Sparrow 1.1 hatched!

Daniel Sperl on January 13, 2011

The new year is just a few days old, but it has already been extremely busy for our bold little bird. It harnessed the holidays to gather new feathers, no: features and exercised in the gym to stay lightweight and agile. And here it is, better than ever: Sparrow 1.1!

Finally: Proper API documentation!

There is one thing our little bird was always a little ashamed of: the lack of a proper API documentation. While the Sparrow homepage does all it can to support users with a detailed introduction and regular blog entries with tutorials, there was no detailed documentation about all available classes and methods. We took great care that all method and class names are as self-explanatory as possible, but there were always chunks of information you could only find out by reading the source code - or by trial and error.

But those days are over! Click on the following URL to head over to the API reference page, containing information about every class and method of the complete framework:

Of course, it can also be integrated into Xcode! Just enter the Preferences window, find the “Documentation” tab and register the following URL by clicking “Add Publisher…”:

If that worked, a new button will appear (labeled “Get”). Click on that button, and you’re done! Sparrow will now appear in Xcode’s help window. One feature is currently not working, though: Xcode’s “Quick Help” does not yet pick up the new documentation. But that should be fixed within the next days.

The documentation was created using AppleDoc, a great and easy to use tool I can recommend to any Objective-C developer. While the latest version (2.0) is still in beta, it’s already working brilliantly. Use AppleDoc to create beautiful documentation that looks just like that of Apple itself.


When you browse over that API reference, you might stumble upon a class you’ve never seen before: SPRenderTexture. That’s alright, because this is a new class, and probably the most interesting new feature of Sparrow 1.1.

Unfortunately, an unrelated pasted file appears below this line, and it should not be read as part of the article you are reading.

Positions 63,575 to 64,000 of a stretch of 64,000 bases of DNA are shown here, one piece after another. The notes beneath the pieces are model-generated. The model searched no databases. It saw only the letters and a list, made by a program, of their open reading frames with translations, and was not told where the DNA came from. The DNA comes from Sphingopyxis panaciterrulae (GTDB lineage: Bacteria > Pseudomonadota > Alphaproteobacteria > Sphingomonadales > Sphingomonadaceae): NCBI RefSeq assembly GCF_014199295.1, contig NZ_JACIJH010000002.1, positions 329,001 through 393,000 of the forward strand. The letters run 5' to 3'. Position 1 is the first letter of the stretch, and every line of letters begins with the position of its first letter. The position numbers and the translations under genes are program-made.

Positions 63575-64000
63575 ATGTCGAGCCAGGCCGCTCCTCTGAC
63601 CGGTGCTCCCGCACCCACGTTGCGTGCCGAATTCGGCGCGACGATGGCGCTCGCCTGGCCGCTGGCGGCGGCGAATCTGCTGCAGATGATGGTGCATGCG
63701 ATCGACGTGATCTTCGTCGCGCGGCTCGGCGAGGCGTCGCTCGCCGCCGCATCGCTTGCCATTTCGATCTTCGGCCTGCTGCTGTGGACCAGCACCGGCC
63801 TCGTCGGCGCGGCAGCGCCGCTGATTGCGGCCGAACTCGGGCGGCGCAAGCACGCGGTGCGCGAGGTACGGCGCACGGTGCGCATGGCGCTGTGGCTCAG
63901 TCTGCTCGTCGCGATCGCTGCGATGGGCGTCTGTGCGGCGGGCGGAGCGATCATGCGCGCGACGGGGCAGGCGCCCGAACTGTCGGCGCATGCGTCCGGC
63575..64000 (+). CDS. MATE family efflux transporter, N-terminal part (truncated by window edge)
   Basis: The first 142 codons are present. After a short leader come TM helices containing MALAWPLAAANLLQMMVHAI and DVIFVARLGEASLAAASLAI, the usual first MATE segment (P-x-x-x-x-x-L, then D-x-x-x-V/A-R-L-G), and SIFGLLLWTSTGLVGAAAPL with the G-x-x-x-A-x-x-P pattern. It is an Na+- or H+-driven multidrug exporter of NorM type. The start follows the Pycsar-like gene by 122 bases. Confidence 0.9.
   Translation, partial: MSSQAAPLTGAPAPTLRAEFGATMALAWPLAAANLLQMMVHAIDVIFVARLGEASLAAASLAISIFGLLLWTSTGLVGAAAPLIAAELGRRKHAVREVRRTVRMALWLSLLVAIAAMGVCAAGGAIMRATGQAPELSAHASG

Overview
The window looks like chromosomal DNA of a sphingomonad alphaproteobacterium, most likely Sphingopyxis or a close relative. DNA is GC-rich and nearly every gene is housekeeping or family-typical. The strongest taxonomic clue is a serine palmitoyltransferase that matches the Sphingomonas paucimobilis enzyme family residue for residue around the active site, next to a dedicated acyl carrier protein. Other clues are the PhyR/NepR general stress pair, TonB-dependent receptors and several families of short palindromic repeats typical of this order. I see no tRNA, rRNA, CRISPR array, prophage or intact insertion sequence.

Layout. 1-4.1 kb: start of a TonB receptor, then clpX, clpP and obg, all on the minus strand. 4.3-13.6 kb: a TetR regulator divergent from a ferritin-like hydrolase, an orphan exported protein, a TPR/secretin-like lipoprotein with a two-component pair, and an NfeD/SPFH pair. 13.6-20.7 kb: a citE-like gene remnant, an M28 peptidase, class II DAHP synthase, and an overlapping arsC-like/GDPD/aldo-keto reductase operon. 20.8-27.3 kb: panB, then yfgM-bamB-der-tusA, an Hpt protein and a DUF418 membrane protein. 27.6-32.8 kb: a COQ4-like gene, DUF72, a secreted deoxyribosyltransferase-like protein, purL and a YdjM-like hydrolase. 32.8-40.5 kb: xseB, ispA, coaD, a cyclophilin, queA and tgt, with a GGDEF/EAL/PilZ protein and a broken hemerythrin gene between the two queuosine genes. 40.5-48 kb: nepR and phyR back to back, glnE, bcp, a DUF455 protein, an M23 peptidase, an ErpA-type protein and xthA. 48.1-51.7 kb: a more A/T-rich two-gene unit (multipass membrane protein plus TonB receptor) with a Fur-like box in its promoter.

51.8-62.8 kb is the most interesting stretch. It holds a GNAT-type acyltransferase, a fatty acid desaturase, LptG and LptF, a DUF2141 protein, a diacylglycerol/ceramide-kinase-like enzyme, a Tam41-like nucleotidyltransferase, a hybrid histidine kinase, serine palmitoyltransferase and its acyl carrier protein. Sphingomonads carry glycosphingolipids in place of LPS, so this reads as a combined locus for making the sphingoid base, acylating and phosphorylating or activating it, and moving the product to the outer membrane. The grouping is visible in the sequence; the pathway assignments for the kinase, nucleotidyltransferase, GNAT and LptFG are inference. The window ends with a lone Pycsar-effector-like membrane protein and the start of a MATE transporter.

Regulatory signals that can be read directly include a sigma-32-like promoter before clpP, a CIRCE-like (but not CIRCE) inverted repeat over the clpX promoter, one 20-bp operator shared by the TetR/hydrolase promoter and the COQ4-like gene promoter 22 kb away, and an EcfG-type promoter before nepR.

The render texture is a special kind of texture. It acts as a canvas on which you can draw other display objects. Here is a sample on how to do it:

// create the render texture
SPRenderTexture *renderTexture = [[SPRenderTexture alloc] 
		initWithWidth:200 height:200];	

// draw an object on that texture
[renderTexture drawObject:someDisplayObject];

// now display the render texture on an image
SPImage *image = [SPImage imageWithTexture:renderTexture];

The advantage of such a texture is that it will always be rendered in the same speed as an ordinary texture, no matter how many objects you have drawn onto it. Use that feature for cool special effects, like bullet holes or foot prints. You could even make a simple drawing application with Sparrow! An updated scene in the demo project shows you the basics of how this can be done.

"Render Texture"

This class was heavily inspired by a contribution of the Sparrow user “Pixelrevision”. Thanks for the help and feedback!

Looping Tweens!

For the first time, Sparrow contains contributions of other developers. The Sparrow user “Shilo” (you might know him from a recent blog entry) created a lot of add-ons for Sparrow, and some of them have already made it into this version. The most notable addition is that tweens can now loop!

You can either let a tween start again when it has finished, or let it reverse smoothly to the starting point. You just have to assign the appropriate value to the loop property of SPTween:

SPTween *tween = [SPTween tweenWithTarget:image time:5.0f];
[tween animateProperty:@"x" targetValue:310];

tween.loop = SPLoopTypeRepeat;
// or
tween.loop = SPLoopTypeReverse;

Shilo, thanks a lot for that contribution!


Another tiny, but helpful little class is SPUtils. This class contains helper methods that come in handy in different situations. It’s still relatively small, but I’m sure everybody will be happy about what it contains already: simple methods for random number generation.

int randomInt = [SPUtils randomIntBetween:5 and:10];
float randomFloat = [SPUtils randomFloat]; 

Other changes

That’s not all, of course. Here is a list of the notable other changes we’ve introduced in this version.

  • added support for uncompressed PVR texture formats (565, 5551, 4444)
  • added new transition method: ‘randomize’
  • added simple way to use HD textures on the iPad (more info here, blog article to follow)
  • added support for creating dynamic texture atlases (add/remove regions on the fly)
  • added new init method to SPImage: initWithContentsOfImage:(UIImage *)image
  • added methods to access the glyphs of SPBitmapFont directly
  • added support for changing the fps of an SPMovieClip at runtime (thanks to Shilo!)
  • updated SPView class to be more robust
  • Fixed several small bugs (thanks to Kodi, Matt Davies and others!)
  • Special thanks to numerous forum members for bug reports, suggestions and feedback!

Get it now!

As always, I hope you are happy about our selection of changes! The framework is as small and lightweight as before, nevertheless it empowers you with many new possibilities. A lot of work went into the API documentation, and I’m glad it’s now finally available for everyone.

If you find any problems with the new version, you can always reach us via mail or in the forum. I’m looking forward to all the ideas and projects you will create with this and future Sparrow versions! Don’t forget to contact us when you have released an app! We will gladly add it to the In Action page.